At the Magaziner Center for Wellness we have always been critical of the use of high dose and, often, low dose, statin use especially in light of the numerous alternative treatments that are extremely effective. Please see this article on the Saturated Fat, Cholesterol, and Statin Controversy.
Statins and muscle pain
Up to 75 per cent of patients who take statins to treat elevated cholesterol levels may suffer from muscle pain. Recently scientists at the Center for Healthy Aging at the University of Copenhagen identified a possible mechanism underlying this side-effect.
Statin is a class of drugs which are used to treat high levels of blood cholesterol by way of inhibiting the liver’s ability to produce cholesterol. Statins are the most potent drugs on the market for lowering low-density cholesterol (LDL).
“A well-known side effect of statin therapy is muscle pain. Up to 75 per cent of the physically active patients undergoing treatment for high cholesterol experience pain. This may keep people away from either taking their medicine or from taking exercise – both of which are bad choices,” says Professor Flemming Dela from the Center for Healthy Aging at the University of Copenhagen. He continues:
“We have now shown that statin treatment affects the energy production in muscles. We are working on the assumption that this can be the direct cause of muscle weakness and pain in thepatients.”
Scientists also showed that the patients examined who were being treated with statins had low levels of the key protein Q10. Q10 depletion and ensuing lower energy production in the muscles could be the biological cause of the muscle pain that is a problem for many patients. (1,2)
Do all people with high cholesterol levels require cholesterol-lowering medications?
Do all people with high cholesterol levels require cholesterol-lowering medications? Of course not. Drew, a 48 year old male, consulted with our clinic when struggling with seasonal allergies and a long history of sinus problems. After a thorough evaluation, his cholesterol level was found to be high at 255 (with a normal range of 120-199) and the “bad” LDL cholesterol was also elevated at 184 (normal <99).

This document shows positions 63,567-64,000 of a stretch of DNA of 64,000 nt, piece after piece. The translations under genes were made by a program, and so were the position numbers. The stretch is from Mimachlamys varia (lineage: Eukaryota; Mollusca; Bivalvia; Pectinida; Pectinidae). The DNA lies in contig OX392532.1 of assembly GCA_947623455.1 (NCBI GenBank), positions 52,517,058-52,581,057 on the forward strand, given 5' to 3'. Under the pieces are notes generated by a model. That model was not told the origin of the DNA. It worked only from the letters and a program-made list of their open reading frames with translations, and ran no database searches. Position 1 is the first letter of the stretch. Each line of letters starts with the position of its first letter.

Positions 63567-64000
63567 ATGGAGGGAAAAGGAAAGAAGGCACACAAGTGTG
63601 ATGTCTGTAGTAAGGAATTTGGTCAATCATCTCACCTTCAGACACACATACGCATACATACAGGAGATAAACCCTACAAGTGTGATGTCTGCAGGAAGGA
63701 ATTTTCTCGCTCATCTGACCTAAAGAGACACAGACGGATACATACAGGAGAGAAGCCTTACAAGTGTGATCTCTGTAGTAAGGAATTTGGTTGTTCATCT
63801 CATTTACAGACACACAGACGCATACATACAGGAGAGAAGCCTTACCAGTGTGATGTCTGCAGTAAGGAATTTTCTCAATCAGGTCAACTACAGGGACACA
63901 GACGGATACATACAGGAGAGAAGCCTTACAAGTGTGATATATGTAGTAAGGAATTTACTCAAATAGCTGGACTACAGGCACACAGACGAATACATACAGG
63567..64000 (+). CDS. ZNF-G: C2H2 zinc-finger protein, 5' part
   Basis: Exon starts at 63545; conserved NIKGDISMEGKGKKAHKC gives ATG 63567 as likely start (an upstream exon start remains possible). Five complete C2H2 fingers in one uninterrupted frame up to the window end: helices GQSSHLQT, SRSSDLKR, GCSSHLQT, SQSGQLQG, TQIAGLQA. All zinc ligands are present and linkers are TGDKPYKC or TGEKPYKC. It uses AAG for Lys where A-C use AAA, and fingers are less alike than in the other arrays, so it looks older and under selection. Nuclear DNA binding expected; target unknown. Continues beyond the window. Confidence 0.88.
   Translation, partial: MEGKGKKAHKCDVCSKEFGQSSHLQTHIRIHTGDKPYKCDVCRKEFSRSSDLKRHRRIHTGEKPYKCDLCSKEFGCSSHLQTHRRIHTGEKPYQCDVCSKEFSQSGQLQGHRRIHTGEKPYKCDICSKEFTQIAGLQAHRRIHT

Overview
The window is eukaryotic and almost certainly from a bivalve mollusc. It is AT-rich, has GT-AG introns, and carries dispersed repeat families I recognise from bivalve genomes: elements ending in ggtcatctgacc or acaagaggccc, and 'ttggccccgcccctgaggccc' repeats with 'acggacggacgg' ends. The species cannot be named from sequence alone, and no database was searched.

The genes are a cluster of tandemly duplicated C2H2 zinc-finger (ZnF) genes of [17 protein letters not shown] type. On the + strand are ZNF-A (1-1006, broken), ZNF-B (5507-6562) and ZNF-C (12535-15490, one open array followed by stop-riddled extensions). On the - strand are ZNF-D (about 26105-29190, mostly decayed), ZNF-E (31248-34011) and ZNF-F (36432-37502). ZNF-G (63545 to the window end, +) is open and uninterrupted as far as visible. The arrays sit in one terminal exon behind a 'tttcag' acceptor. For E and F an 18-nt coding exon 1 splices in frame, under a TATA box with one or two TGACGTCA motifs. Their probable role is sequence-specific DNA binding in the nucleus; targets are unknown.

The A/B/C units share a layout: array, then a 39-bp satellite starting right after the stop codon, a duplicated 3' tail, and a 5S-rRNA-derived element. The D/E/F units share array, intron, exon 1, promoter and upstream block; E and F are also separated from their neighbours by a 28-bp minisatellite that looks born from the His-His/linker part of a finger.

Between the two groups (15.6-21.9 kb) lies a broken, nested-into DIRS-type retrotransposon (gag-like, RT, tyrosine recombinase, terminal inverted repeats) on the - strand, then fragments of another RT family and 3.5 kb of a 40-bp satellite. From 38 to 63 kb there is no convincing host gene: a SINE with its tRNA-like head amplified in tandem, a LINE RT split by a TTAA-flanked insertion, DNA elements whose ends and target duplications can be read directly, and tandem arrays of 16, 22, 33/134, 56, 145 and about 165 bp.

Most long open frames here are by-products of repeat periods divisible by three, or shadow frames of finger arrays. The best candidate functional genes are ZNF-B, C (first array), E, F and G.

Rather than starting him on a statin to lower his cholesterol, he was placed on an anti-inflammatory diet and we recommended the use of natural supplements including red yeast rice, plant sterols and omega-3 fatty acids.
Within three short months, Drew’s lipid profile was greatly improved. His latest total cholesterol had declined to a normal level of 177, while the LDL also fell to 101. Best of all, perhaps, Drew’s energy was better than ever, he felt his immune system was far stronger, he had not been sick at all and his allergy symptoms were completely gone…and all of this without any statin medications or any other prescription medicines!
Drew is one of hundreds of patients who have been successfully treated at the Magaziner Center for Wellness for high cholesterol without the use of statins or other medications.
In our opinion, statins should not be taken as first line therapy and should be used only as a last resort. We have plenty of effective options…let’s use them.
For more information about lowering your cholesterol level or other cardiac risk factors, contact the Magaziner Center for Wellness at 856-424-8222.
2. Cicero AF, Ferroni A, Ertek S. Tolerability and safety of commonly used dietary supplements and nutraceuticals with lipid-lowering effects. Expert Opin Drug Saf. 2012 Jul 13. [Epub ahead of print]